Key Industries, the New Zealand supplier of KeyStrepto™ have advised there is currently no stock of KeyStrepto™ available for kiwifruit growers due to demand far exceeding supply. Zespri, KVH and retailers have been working with Key Industries to secure more supply as soon as possible. The shortage is due to offshore production constraints, not transportation.
As a result, it appears unlikely sufficient KeyStrepto™ supplies will be available to the kiwifruit industry before flowering this season.
Growers should re-consider their Psa-V control plan and ensure alternative control products are used.
Alternative Psa-V control products allowed pre-flowering include:
Growers should not consider using Kasumin® as a replacement for KeyStrepto™. Kasumin® has been removed from the Zespri Crop Protection Programme for the 2015 season while further research is done to confirm the most effective use pattern. This work is expected to confirm the optimal pre-flowering withholding period for Kasumin® and the number of applications allowed in the pre-flowering period.
Symptoms of female flower bud infection are being seen on some Hayward orchards which suffered bud-rot in previous years. Brown discolouration of sepals and fine droplets of moisture on the surface of the buds are likely indications of Psa-V presence. These symptoms may not necessarily have obvious leaf spot associated with them. Within the same blocks, presence of red exudate on terminal buds, collapsed shoots and infected buds on the ends of female canes are other signs of Psa-V.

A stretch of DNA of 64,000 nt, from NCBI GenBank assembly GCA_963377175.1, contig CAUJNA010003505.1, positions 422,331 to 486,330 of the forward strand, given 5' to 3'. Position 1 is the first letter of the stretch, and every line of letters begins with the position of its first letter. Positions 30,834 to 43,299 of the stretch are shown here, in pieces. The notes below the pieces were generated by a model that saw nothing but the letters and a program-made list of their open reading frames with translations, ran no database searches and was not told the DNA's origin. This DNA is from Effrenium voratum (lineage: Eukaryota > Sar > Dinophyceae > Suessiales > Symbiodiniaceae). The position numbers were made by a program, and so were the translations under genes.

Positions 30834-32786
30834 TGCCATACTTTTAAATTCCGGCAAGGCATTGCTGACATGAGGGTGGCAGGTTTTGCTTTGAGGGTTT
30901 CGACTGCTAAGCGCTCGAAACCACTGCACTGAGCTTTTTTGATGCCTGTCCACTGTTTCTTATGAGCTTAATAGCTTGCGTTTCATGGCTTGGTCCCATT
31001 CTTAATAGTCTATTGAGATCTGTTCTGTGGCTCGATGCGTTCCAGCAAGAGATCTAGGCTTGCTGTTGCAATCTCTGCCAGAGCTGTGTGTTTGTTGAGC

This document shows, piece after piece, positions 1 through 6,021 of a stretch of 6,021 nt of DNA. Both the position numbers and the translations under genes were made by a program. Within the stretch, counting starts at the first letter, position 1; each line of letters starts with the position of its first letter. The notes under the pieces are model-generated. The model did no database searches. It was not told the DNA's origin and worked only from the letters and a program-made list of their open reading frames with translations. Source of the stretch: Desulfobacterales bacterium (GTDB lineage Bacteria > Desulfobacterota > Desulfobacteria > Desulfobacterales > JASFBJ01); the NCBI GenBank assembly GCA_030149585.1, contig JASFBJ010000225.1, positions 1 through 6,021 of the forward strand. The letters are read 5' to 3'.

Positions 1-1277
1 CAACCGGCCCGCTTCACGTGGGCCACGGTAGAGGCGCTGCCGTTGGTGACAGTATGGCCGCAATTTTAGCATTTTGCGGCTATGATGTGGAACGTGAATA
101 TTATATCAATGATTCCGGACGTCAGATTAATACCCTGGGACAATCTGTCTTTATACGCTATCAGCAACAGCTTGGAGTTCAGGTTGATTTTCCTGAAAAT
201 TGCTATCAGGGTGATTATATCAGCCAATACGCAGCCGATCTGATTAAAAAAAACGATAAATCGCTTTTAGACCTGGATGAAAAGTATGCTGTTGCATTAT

Growers are recommended to preferentially remove infected buds in pre-flower thinning rounds, cut back infected canes, continue with a protective spray programme and consider a pre-flowering girdle to help with bud-rot control.
Recommended timing for a pre-flower girdling for bud-rot control is 16-30 days pre-flowering so growers should plan for this now.
All growers are urged to measure impacts of this treatment on their site. Leave some control vines amongst girdled areas or alternatively, girdle only a few vines within high-risk blocks and measure flower-to-fruit retention for treated and control vines. A methodology to assist growers has been developed by the Zespri OPC team.
Tool hygiene is essential when pruning and/or girdling within these blocks.
Last week KVH followed up on two reports of unpruned orchards within the Te Puke region. Removal of vines was nearing completion on one property and the lease status of the second is being followed up.
Rules within the NPMP require completion of winter pruning (cutting and tying down of vines) by 1 October each year. Growers or concerned parties should contact KVH for follow-up of suspected unpruned or unmanaged blocks. NPMP rules are in place to reduce the risk of blocks harbouring Psa-V and providing risk to neighbouring orchards.
Growers should monitor their male vines for Psa-V infection and work to remove or reduce cankers where they occur. Cankers are Psa-V inoculum sources and create infection risk for male and female flower-buds. Infected male flowers can result in insufficient male pollen supply within the orchard and severely impact on orchard productivity. Where male plants are showing infection, assess pollen needs and make arrangements with your pollen provider now. Indications are that pollen availability is low this season.